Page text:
I'm just bummed because the Tom Harmon shirt was so awesome and it's a little hard to run afoul of NCAA eligibility issues when you have shuffled off this mortal coil.


September 21st, 2010 at 9:26 PM ^

I am excited to learn that every pair of shoelaces I have ever owned may violate the University's trademark on what exactly?  So I can't buy a plain t-shirt and draw a shoelace on it with a magic marker?  A trademark on the existence of shoelaces?  Fancy.

I no longer trust my shoelaces.


September 21st, 2010 at 9:55 PM ^

just wait a couple years and once Denard is out of college you can buy all the HE16MAN shirts you want.  that's my plan.  Maybe He-Man was also threatening an infringement suit...


September 21st, 2010 at 11:05 PM ^

As far as I can tell, the "HE16MAN" shirt was not mentioned in the C&D letter, and therefore UP must have taken it down voluntarily:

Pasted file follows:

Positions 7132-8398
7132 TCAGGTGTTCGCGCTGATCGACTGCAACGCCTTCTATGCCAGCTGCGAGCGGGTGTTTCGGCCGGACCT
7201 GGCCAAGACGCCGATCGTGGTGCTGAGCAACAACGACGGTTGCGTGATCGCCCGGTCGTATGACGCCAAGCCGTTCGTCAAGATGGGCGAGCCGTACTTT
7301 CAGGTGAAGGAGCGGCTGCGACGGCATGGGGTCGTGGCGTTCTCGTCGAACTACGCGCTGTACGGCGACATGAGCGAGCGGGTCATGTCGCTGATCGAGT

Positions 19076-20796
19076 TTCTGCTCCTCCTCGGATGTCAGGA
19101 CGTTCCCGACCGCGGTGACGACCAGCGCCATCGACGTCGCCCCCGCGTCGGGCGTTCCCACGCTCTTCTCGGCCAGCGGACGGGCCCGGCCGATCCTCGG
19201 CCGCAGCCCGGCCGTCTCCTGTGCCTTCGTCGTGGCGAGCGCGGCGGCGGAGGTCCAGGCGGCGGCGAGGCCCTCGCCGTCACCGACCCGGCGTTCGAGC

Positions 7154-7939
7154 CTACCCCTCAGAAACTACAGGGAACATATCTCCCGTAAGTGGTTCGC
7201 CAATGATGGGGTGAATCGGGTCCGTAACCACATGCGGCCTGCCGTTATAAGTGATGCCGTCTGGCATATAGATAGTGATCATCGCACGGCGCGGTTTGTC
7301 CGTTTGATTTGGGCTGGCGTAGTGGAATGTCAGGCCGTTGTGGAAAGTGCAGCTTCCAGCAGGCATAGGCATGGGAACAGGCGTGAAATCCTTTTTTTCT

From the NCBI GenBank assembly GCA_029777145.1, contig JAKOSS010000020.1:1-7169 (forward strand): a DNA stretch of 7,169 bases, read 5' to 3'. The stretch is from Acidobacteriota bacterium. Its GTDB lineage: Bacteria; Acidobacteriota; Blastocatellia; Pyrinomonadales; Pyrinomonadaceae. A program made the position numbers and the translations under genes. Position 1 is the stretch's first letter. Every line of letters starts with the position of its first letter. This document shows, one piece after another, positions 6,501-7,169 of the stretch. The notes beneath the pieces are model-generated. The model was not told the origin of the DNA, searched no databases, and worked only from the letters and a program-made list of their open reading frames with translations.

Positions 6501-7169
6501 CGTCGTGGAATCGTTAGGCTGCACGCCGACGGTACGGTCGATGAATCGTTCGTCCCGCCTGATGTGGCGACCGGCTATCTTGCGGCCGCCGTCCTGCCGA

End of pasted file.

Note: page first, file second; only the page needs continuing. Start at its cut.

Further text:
As to why the "shoelace" shirt was removed, the University seems to feel that this is a nickname, and the NCAA's interpretation of its regulations (below) indicates that use of an athlete's nickname is impermissible.

NCAA Official Interpretation
Use of Student-Athlete's Number Accompanied by a Heisman Trophy Slogan
Date Published: August 27, 1998

Use of Student-Athlete's Number Accompanied by a Heisman Trophy Slogan: A noninstitutional commercial entity may produce and sell a commercial item that includes a current student-athlete's jersey number accompanied by a slogan promoting the student-athlete's candidacy for a national recognition award (e.g., Heisman trophy) without jeopardizing the student-athlete's eligibility, provided the item does not contain the student-athlete's actual name (or nickname) or picture (or likeness). [References: (nonpermissible -- advertisements and promotions subsequent to enrollment) and (nonpermissible -- use of a student-athlete's name or picture without knowledge or permission).]

oriental andrew

September 22nd, 2010 at 9:42 AM ^

It wasn't an official C&D letter, but a letter from the AD basically stating, "Please remove these shirts as they may violate NCAA regulations.  We don't want to have to hit you with a REAL C&D letter."  

Brian and UGP complied (although I'm not sure how much of it was UGP complying and Brian acceding to UGP's decision).  The theory is also, as Brian initially stating, that they took down everything and that, upon further review, some shirts deemed not in violation (or even in a gray area) would be allowed back up.